Note! Not all drives allow the use of a ferrite sleeve around power conductors. Refer to your manuafacturer’s manual for specific applications.
Occasionally, a technician or service person will ask me, "why not just increase the output by increasing the voltage (the current flow) to the motor?" While that may seem logical, increasing the voltage (in effect, creating an overvoltage situation) will not necessarily boost the output of the device. To understand why, you need to become familiar with a physical characteristic called "hysteresis loss."
Avoid splicing motor power cables when ever possible. Ideally, motor power cables should run continuous between the drive and motor terminals. The most common reason for splicing is to incorporate high-flex cable for continuous flexing applications.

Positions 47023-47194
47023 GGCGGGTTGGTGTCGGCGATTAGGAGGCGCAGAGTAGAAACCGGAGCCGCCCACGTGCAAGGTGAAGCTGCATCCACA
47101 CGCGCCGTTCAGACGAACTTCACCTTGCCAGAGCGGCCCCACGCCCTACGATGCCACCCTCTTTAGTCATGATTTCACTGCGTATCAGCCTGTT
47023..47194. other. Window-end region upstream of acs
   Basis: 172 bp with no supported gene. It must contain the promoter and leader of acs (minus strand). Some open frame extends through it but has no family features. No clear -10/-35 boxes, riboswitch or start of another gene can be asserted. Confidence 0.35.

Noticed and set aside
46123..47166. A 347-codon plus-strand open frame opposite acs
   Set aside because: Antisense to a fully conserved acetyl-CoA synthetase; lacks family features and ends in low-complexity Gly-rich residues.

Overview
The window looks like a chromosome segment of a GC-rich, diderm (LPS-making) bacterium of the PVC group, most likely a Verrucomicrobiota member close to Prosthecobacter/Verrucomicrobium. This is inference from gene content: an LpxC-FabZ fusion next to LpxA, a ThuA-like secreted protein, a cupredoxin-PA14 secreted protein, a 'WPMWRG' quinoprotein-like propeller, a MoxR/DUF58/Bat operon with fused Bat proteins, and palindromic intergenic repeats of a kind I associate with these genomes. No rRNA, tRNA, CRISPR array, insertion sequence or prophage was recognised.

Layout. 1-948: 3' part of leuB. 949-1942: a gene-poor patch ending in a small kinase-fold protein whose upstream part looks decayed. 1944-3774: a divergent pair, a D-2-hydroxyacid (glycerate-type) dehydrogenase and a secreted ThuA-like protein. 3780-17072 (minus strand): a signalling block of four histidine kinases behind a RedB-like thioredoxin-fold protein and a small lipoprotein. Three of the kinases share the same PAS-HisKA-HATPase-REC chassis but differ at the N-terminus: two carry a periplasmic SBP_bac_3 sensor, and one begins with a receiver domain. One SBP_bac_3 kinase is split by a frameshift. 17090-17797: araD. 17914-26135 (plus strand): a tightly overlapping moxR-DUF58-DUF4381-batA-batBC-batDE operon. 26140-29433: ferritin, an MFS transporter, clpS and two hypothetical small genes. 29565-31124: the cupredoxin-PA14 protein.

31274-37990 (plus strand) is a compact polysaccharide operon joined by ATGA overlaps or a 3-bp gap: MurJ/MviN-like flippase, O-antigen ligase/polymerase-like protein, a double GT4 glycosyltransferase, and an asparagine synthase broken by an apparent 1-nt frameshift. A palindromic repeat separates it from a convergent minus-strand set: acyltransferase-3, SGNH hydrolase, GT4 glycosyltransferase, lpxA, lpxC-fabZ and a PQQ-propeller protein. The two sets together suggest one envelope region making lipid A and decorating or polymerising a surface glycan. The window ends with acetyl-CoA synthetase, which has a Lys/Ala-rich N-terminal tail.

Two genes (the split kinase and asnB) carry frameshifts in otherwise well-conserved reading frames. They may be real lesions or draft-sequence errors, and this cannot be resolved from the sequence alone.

Without getting into a lengthy physics lecture, this process of reversing polarity produces heat (or wasted energy). This is known as hysteresis loss. And that helps explain why increasing the voltage into the motor will not necessarily increase the output. Instead, it can fight the resistance of magnetic materials to reverse polarity--and simply heat iron.